32. M-SDRs could reduce the sensitivity of balance sheets and capital flows to developments in any single economy. This would apply particularly to foreign exchange and interest rate risks. The M-SDR, a basket of imperfectly correlated currencies (see Annex I of IMF, 2016f), has less volatile and, for the most part, higher risk-adjusted returns than most equivalent single foreign-currency denominated instruments (Figure 14).26 M-SDRs could also lower the sensitivity of capital flows and the overall exposure of economies to developments in any single reserve-issuing economy, alleviating constraints on domestic policy. EMs would stand to benefit the most from the M-SDR’s diversification properties due to the natural hedge it can provide their economies.27

Figure 14.
Figure 14.

Risk and Risk-adjusted Returns

(one-month bonds, 2006–2016)1/

Citation: Policy Papers 2018, 017; 10.5089/9781498307390.007.A001

Source: Tovar (2018); and IMF staff calculations.1/ Note that RMB was not a widely-traded currency for most of the period of analysis.2/ The risk-adjusted return has been corrected to account for negative returns.

33. But M-SDR currency weights may not be optimal for most users. SDR basket weights broadly reflect the existing pattern of international currency use and exposure on aggregate (Table 1). This could make M-SDRs a convenient currency diversification instrument, providing efficiency and risk-reduction benefits for some participants in international transactions. The periodic reweighting of the basket may create a source of risk that is hard to model in the short term, but over the medium term has the advantage of stabilizing the M-SDR’s value and keeping weights aligned with patterns of international currency use. Moreover, the M-SDR currently offers exposure to a currency subject to capital controls for private investors.28 However, M-SDRs offer only one of many potential sets of portfolio weights, regardless of the composition of the SDR basket. Market participants note that customized portfolios could achieve hedging needs better and relatively cheaply for many individual participants including firms and institutional investors.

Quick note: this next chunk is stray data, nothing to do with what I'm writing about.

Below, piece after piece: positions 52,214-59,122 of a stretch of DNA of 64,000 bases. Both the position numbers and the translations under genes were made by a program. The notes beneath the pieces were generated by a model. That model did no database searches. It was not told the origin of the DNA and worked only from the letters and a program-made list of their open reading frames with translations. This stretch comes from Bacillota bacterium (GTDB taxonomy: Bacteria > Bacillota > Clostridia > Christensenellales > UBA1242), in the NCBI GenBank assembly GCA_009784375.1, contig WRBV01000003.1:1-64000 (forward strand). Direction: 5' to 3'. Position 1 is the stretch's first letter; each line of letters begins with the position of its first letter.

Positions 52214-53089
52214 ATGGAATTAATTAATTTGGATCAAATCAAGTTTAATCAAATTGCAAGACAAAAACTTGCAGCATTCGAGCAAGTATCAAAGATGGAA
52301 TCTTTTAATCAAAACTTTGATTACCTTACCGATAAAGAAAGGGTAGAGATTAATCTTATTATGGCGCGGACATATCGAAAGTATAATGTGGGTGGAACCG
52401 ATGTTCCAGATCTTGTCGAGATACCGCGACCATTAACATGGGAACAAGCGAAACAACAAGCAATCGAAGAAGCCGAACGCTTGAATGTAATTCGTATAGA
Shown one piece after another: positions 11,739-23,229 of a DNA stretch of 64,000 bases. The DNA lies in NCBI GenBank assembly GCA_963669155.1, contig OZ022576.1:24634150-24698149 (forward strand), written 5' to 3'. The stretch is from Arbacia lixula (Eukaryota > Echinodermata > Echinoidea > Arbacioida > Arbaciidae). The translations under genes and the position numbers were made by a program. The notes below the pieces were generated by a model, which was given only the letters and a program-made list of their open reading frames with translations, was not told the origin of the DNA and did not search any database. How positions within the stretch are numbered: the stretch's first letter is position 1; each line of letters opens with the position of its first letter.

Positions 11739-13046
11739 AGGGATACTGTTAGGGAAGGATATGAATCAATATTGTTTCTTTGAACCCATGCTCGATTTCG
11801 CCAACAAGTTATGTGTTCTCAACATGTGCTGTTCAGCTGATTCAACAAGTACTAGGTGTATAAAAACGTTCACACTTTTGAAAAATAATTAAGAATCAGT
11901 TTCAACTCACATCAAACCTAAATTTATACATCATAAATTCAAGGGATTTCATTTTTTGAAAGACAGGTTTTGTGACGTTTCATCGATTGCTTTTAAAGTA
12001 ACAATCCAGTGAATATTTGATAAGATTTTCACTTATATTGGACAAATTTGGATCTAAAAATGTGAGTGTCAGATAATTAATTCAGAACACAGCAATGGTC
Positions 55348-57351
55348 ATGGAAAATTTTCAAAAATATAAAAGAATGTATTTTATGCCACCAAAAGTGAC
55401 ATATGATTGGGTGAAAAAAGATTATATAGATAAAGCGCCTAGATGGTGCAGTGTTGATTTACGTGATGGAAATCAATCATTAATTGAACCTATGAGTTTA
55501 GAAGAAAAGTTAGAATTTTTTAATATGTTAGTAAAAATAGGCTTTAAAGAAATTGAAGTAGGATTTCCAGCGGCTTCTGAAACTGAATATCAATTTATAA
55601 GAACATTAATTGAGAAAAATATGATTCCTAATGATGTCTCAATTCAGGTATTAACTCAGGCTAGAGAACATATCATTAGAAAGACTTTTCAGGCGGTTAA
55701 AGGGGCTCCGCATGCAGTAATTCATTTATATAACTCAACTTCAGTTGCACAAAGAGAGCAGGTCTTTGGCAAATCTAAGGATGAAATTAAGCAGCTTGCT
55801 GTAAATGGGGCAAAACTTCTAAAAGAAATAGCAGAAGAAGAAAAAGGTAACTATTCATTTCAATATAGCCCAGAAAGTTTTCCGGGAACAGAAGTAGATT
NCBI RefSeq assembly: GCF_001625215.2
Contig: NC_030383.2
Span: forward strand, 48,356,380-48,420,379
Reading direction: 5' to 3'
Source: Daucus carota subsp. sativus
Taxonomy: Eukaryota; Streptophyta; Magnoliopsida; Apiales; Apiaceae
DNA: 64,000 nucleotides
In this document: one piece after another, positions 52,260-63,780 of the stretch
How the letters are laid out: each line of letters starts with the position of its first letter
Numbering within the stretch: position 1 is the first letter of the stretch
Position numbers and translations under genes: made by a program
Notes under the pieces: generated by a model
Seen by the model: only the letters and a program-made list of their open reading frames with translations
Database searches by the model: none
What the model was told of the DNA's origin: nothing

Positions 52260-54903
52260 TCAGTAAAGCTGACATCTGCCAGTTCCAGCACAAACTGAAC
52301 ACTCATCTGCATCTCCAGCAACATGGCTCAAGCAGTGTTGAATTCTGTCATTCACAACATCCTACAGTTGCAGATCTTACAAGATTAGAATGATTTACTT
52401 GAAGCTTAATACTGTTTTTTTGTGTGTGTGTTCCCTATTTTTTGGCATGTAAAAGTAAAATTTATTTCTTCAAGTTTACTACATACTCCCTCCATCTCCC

34. Diversification benefits require an efficient M-SDR market. Deep, liquid markets facilitate efficient price discovery, liquidity, low transaction costs, and the availability of standardized derivatives, which reinforces use of the currency, creating network externalities and lock-in effects. Currently, only a few markets achieve these. In the currently limited M-SDR market, hedging and transaction costs outweigh the diversification benefits for most issuers and institutional investors. Market participants highlight that a liquidity premium would likely be required until market activity becomes sufficient to construct a benchmark yield-curve and undertake cross-currency swaps at desired maturities. For instance, despite benefitting from the movement toward European monetary integration, the ECU traded at a discount to its theoretical value for long periods (Dammers and McCauley, 2006). Even with regular issuance of high-quality instruments at sufficient volume, it would be challenging to identify a ‘risk-free’ benchmark.